What is Continuous Spectrum?

The term continuous spectrum is mostly found in physics and mainly involves light and colors found therein. Spectra also help us understand how atoms absorb different light energies to provide the color we see. There are two main types of spectra. Continuous and line spectra and while these are generally different, it is possible to have both of them. Continuous spectrum can be learnt vividly in the context of light and electromagnetic spectrum. Here is a brief definition and description of these spectra as well as their differences:

Continuous spectrum definition

Those who have seen a rainbow have probably seen a continuous spectrum as it is agreed that the sun’s light contain this kind of spectrum although you will learn that this is not so all the time. When white light is passed through a prism, it produces a rainbow of colors because of the different wavelengths that refract (bend) at different angles when they go through the prism.

If the rainbow that is produced has all the colors from red to violet, and has no gaps between them, then it is referred to as a continuous spectrum. A beam of pure white light attainable is some laboratories often contain this spectrum. It is also possible to obtain continuous spectra when you heat up different materials until they glow.

The correct continuous spectrum definition therefore exhibits when, within a given limit, all the wavelengths are present.

How is a continuous spectrum produced?

When Newton did his famous experiment with a prism and sunlight, he noted that the Sun produced a “rainbow” of colours. This is a continuous spectrum. However if he had been able to produce a more detailed spectrum he would have noticed some subtleties on this continuous spectrum. So, light from the Sun, and any star, produces a continuous spectrum.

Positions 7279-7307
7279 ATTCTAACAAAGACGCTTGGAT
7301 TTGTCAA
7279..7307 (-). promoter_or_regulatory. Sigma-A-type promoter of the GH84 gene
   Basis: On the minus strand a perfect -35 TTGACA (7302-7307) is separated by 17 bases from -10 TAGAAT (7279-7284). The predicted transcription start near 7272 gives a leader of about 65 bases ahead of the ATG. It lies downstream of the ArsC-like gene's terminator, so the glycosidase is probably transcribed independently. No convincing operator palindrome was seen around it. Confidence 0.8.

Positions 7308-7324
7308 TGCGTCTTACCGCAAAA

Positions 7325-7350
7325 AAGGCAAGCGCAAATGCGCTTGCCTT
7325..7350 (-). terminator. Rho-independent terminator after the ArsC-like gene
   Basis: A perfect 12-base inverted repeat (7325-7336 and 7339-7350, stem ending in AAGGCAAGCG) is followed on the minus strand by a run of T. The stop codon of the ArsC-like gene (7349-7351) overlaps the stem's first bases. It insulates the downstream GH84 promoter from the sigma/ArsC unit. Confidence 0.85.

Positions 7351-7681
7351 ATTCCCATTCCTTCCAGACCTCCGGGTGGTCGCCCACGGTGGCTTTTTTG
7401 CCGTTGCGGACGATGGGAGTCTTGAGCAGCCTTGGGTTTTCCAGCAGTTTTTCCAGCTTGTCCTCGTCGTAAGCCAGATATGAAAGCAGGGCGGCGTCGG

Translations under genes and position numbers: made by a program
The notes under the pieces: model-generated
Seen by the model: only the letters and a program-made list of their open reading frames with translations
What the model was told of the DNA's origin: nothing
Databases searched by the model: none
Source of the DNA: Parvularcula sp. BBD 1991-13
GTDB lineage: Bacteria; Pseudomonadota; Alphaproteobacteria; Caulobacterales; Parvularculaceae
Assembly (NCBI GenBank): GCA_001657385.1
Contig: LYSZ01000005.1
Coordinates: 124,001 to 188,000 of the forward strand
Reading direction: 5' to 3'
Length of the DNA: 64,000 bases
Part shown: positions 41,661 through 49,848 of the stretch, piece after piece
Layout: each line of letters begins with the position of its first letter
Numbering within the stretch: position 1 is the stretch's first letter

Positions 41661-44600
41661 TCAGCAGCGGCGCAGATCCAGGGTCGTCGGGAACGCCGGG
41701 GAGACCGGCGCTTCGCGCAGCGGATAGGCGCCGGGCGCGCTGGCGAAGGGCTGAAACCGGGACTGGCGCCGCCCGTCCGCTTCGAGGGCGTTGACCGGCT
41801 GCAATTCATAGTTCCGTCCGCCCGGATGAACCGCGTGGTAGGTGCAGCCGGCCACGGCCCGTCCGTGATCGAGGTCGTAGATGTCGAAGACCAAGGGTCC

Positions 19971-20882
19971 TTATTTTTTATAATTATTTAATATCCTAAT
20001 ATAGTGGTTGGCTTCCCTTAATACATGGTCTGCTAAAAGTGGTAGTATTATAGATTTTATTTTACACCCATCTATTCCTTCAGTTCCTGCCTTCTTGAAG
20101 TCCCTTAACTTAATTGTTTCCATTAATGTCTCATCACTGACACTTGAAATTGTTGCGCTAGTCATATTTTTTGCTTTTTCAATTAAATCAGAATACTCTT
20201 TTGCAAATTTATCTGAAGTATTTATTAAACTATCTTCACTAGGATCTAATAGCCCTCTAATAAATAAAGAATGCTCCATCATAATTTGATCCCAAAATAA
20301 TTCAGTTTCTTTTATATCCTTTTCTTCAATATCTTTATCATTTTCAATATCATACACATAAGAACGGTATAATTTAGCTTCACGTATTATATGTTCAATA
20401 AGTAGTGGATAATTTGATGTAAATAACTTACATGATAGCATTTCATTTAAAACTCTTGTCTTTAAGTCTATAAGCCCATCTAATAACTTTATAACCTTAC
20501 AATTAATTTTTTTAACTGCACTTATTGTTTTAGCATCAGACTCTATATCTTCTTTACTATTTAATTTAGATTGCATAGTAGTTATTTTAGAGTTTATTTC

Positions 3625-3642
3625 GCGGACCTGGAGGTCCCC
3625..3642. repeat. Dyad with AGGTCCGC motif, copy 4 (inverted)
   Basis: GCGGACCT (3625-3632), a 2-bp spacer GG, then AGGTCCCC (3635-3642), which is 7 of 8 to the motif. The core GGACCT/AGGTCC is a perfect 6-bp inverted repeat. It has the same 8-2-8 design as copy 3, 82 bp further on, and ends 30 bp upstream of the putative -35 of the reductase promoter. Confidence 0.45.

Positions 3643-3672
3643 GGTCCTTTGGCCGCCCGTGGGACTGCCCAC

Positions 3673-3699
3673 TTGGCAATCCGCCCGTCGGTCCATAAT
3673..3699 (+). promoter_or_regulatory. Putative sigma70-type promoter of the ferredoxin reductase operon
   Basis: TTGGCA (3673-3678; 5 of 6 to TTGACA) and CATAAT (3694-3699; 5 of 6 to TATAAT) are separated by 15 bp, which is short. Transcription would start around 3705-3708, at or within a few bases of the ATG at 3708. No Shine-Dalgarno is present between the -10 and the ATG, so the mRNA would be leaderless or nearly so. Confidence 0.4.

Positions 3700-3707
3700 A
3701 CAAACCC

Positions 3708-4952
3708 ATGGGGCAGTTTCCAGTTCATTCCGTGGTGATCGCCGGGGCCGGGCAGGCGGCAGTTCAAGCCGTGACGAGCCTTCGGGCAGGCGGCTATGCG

We also get a continuum spectrum from a hot solid, so for example the light produced by incandescent light bulbs is a continuum spectrum. These kinds of bulbs give off light by a very thin coil of metal, the filament, (usually tungsten) getting extremely hot from having an electric current passed through it. When the filament gets to thousands of degrees, it gives off light (source).

Continuous spectra vs. line spectra

When continuous spectrum, like in a rainbow, comes from white light, line spectrum is evident in colored compounds. Light spectrum only has a few wavelengths (not all) or lines. Atoms tend to absorb some wavelengths when electromagnetic radiation is passed through them which display only a few narrow absorption lines when recorded.

The major difference between these two is that continuous spectra has all the wavelengths while line spectrum only contains some of the wavelengths. Line spectrum can also be generated in emission and absorption spectrum while continuous spectrum occurs when both absorption and emission spectra of a single species are put together. In other words, line spectrum can be in either emission spectrum or absorption spectrum.

Continuous vs Line
Continuous vs Line

The chemistry of continuous spectrum

In order to fully understand continuous spectrum chemistry, it is important to discern electromagnetic spectrum. White light is a continuous spectrum but this is only part of a larger electromagnetic spectrum that contains radio waves, infrared rays, microwaves, ultraviolet, gamma rays and x-rays. However, no single object in the universe is known to send out waves through the wider electromagnetic spectrum which means you cannot find continuous electromagnetic spectra.

Even with the sun’s light which is thought to be continuous since we see rainbows after it rains. There are often gaps where nothing is visible when the light is analyzed in detail through a spectrometer. A truly continuous spectrum should not have any gaps and identifying gaps in the sun’s light is how scientists know what it is made of. The absorption gaps detail other elements including hydrogen and helium.

continuous spectrum
continuous spectrum


Rainbow is generally accepted as an example as it details all the colors (wavelengths) from red to violet without any gaps. However, the sun’s light is not a perfect example of continuous spectrum as it contains absorption gaps therein. A more ideal continuous spectrum example can be shown when you pass white light through a prism in well set lab environments. Other physicists have also shown that heating up objects to the point which they glow can produce the spectrum. This is because atoms emit white light at glowing point and have thus given away all the energy absorbed.

In order to generate complete continuous spectra, we need to put together absorption and emission spectra. An emission spectrum is the exact opposite of an absorption spectrum. When an absorption spectrum shows a few wavelengths with some particular colors missing. An emission spectrum only shows the colors missing in an absorption spectrum. Thus, combining the two would give you all the wavelengths that form a continuous spectrum.